There are thousands of people all over the world who haven’t been able to get home and see loved ones during the pandemic. They’ve missed births, deaths, weddings, divorces and everything in between. It’s heartbreaking. But what it does demonstrate, is that even though we’ve all gotten used to the fact that the world does not seem so big, it’s still a bloody big world. I’m sad that I haven’t seen my friends and family back home for two years. But the thing is, this is kind of what I signed up for.
When I chose to move 15,000km away from where I was born, yes, I might have had some expectations on how often I would return. I certainly had expectations about being able to get home in the case of an emergency. Ok, it’s not a short flight, but if I really needed to, realistically I could make it in a few days.
But in moving so far away from home, I can hardly keep the expectation that everything is going to stay the same and it’s always going to be possible to do whatever suits me. And Covid is exactly the situation where it hits you, and the impact of your choice becomes unavoidably apparent.
It’s an exciting decision, to choose to move to another country for work, for an adventure, for a better life, for whatever the reason… but it does come with sacrifices. I understand that. Health reasons can make it impossible to travel at certain times in your life. Work commitments get in the way. Not having the funds means having to save up and sacrifice other pleasures. Covid was kind of unexpected, but it’s just one of the many things that suddenly makes the world seem huge when it didn’t previously.
It’s the reason why I will never give up my Australian passport. Because otherwise, in any moment, if I had to get home, and for whatever reason they were only allowing citizens back in, I couldn’t get there. So I’m hanging onto my little blue book.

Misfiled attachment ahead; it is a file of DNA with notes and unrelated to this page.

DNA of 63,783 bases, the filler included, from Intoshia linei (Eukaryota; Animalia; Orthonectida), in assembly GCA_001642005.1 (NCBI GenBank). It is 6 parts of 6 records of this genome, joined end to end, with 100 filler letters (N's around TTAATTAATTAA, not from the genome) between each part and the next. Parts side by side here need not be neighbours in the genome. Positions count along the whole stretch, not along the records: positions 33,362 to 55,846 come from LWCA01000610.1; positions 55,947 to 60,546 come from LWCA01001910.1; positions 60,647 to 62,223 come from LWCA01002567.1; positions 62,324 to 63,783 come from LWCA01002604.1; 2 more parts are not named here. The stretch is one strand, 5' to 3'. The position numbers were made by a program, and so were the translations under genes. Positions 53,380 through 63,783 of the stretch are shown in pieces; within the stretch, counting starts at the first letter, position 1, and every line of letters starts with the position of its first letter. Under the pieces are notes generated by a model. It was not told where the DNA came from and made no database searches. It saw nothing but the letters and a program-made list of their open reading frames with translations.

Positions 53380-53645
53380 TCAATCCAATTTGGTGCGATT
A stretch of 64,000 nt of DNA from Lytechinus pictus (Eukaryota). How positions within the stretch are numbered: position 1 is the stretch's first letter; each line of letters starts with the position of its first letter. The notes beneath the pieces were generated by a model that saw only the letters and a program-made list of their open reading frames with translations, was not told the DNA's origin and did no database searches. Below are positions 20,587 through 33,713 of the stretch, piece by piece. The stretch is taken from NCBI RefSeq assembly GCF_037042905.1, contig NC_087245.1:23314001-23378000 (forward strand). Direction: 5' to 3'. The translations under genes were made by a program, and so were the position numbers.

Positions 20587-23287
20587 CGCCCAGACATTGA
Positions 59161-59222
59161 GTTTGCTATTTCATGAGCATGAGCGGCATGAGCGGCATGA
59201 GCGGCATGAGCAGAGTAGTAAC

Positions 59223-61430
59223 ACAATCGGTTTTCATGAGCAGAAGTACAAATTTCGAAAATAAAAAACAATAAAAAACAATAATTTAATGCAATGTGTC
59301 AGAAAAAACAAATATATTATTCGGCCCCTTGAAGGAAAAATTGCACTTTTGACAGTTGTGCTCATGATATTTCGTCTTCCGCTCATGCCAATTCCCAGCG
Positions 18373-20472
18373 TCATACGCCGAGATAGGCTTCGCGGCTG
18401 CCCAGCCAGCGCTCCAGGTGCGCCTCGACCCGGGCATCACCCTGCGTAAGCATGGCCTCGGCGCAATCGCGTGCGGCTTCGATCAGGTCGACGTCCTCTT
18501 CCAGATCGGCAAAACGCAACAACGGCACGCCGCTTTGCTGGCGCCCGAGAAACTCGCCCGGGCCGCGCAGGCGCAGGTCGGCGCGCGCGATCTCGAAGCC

But while the glamour of living abroad does come with its downsides, you have to take the good with the bad. I might not love the situation currently, but this is what I’ve got to live with.
I do understand that it might have been a more tumultuous time for those who live only a short flight/drive away from family and have faced the same dilemma, be that in Australia or Europe. Because in the world we live in, we never before would have imagined a situation whereby just driving across a state or country border would be difficult or impossible. My parents live in Victoria and my brother lives in New South Wales, a 3.5 hour drive away, but for months they were unable to see each other. From Austria, driving 3.5 hours gets you into multiple countries, again, many of which were locked down or very difficult to cross into during the pandemic.
Technically I could get home now, but there are a number of reasons as to why I may or may not make it in the near future. I have my fingers crossed, and in the meantime, I’m just hoping there won’t be any future global disasters that affect the internet, cause that’s my lifeline in all this.
Hope you’re all surviving out there.